Tafterjournal n. 121 - GENNAIO - FEBBRAIO 2023

Reinventing the wheel: why museums should learn more about their visitors


Rubrica: Editoriali

Parole chiave: , ,


Have you ever wondered why everybody underlines the relevance of private information and privacy policies?

One of the most astonishing answers could be that personal information is important to those who want to sell you a product or a service.

Maybe simple.

Still, it is everything but simple for museums, apparently.

In Italy, there is very poor knowledge about museum visitors, and there is still less knowledge about cultural consumption.

In our country, there are always too many reasons that could be suitable to justify a specific condition, and this case is no exception.

This lack of knowledge could be the effect of the lack of funding, or, the consequence of the lack of adequate software, or even the organizational structure of the most important Italian museums, where private companies manage all those services where visitors’ data could be collected (such as ticketing) and this condition could cause issues related to the privacy of visitors or give to those operators a commercial advantage.

Actually, none of those reasons is decisive: lots of museums have spent, in recent years, significative economic resources to realize research about their visitors; no special software is required to collect basic information about visitors and their cultural tastes and consumption; the realization of a common database could avoid any commercial advantage, and the data-anonymization process could come in handy to protect visitors’ privacy.

Since the lockdown Italy strongly prompted the digital development of public services: we’re running digitization projects in almost all the most important spheres of our lives, such as health with the realization of the Electronic Health Record, a database with all our health data, or digital identity, with the so-called SPID (Public System of Digital Identity), which already provides citizens with numerous e-government services.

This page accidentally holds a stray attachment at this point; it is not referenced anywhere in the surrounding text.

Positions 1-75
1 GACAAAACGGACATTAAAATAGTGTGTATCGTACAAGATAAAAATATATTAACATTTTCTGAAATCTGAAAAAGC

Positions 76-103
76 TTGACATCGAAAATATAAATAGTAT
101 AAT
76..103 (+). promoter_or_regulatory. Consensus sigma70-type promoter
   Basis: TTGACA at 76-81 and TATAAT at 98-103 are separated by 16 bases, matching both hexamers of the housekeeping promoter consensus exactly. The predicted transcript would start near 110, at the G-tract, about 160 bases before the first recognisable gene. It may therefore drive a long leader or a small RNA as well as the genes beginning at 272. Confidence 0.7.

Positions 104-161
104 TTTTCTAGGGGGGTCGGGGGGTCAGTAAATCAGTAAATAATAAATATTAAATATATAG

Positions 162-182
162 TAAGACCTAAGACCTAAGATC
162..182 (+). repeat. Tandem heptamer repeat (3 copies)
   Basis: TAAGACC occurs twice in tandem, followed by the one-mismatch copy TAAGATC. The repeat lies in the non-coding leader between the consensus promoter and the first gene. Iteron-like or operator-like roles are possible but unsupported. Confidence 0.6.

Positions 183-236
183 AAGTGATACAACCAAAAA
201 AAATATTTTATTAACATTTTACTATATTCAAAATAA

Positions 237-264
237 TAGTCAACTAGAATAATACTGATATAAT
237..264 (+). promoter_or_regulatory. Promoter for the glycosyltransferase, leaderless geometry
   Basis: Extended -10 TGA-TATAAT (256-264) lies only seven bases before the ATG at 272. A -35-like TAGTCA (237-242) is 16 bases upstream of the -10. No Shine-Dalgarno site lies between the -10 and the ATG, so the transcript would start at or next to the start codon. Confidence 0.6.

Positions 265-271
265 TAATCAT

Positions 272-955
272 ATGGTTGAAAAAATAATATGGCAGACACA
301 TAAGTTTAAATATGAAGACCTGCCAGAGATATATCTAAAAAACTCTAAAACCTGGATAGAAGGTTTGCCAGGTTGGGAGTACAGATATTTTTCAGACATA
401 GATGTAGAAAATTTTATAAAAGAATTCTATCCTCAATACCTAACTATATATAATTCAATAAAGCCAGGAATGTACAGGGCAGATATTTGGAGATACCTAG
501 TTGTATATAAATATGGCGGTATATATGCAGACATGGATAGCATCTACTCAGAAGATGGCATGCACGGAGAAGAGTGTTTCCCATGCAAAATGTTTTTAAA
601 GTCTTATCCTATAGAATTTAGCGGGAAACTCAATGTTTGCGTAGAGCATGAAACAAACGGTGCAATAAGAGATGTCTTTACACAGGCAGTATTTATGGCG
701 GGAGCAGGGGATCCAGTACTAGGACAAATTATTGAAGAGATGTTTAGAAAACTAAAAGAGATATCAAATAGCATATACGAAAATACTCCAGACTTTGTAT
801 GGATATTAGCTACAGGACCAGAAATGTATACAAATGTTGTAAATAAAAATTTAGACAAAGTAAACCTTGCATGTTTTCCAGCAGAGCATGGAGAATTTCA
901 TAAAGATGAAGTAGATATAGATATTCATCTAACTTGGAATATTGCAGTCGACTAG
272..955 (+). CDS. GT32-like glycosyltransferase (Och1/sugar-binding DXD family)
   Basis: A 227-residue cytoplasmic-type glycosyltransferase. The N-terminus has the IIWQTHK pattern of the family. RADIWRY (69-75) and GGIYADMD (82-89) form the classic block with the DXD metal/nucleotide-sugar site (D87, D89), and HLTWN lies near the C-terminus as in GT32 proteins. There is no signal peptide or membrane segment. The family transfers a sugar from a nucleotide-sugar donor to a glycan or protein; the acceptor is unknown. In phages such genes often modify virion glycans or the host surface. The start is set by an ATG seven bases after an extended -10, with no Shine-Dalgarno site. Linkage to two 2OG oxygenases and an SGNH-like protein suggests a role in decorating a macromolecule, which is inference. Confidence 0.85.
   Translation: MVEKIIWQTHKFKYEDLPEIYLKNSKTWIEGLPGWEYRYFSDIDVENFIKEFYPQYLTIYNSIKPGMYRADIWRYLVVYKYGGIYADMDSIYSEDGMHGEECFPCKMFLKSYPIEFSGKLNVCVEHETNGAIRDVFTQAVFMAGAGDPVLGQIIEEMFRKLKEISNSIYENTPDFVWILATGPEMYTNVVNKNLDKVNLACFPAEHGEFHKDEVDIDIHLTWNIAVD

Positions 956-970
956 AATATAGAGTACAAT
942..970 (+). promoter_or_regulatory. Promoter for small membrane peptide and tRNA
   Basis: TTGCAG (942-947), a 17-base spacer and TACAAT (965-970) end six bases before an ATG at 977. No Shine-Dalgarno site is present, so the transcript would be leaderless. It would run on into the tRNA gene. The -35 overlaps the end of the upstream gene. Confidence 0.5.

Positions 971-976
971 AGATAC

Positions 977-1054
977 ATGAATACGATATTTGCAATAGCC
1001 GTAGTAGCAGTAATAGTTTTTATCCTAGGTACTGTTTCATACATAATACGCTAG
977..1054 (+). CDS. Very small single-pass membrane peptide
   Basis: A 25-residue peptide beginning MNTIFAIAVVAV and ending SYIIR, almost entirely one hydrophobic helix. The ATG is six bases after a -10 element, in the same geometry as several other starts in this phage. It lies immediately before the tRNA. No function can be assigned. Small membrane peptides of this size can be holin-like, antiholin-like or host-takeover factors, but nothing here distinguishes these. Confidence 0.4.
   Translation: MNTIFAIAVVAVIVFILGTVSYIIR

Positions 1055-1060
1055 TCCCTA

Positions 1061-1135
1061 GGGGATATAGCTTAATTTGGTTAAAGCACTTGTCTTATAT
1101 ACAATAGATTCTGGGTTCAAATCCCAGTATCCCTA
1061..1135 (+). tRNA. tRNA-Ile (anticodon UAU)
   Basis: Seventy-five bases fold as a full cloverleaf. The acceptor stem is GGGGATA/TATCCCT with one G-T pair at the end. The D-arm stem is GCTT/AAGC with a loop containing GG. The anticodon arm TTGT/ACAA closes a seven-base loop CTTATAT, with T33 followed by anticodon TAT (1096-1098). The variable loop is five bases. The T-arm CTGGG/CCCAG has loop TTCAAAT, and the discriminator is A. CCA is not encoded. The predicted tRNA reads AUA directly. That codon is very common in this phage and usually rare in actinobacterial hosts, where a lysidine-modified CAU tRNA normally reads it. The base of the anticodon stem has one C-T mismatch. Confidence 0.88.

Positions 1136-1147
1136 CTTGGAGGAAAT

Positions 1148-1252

So why we do not have an Electronic Cultural Record?

Perhaps it is not such a priority for our museums or policymakers, but it could be a strong tool for both public and private players.

By analysing Cultural Consumption Data, private enterprises could produce a more attractive cultural supply, addressing specific products and services to the right audience, and this could increase the overall volume of cultural consumption.

Thanks to the potential growth of private revenues, public institutions, and other organizations could focus on those “taste-niches” that cannot reach a proper market dimension.

Furthermore, cultural organizations could reach the right audiences, strengthening engagement and improving the sense of belonging.

There are several ways to realize such a system: one of the most intuitive is a specific tax-deduction policy for all the personal expenses related to cultural and creative themes that are paid by a specific debit card.

This kind of system could enable the realization of specific AI developments, thanks to which, when a person comes to visit a specific museum, the AI could suggest specific guided visits based on his or her past purchases.

It is sad to find that traditional cultural systems are abdicating to the digital supplies all the potentiality of data: in our everyday lives we’re surrounded by services displaying us how likely it is we could appreciate a book, a restaurant, a tv-series or a tv-movie.

It could be useful for us to understand how likely it is we could count of such a service also in our physical experiences: going to the cinema, exploring a city, evaluating theatre or music events, or choosing an art – exhibition or a museum.

It’s quite simple to understand.

Still, it is everything but simple for cultural systems, apparently.



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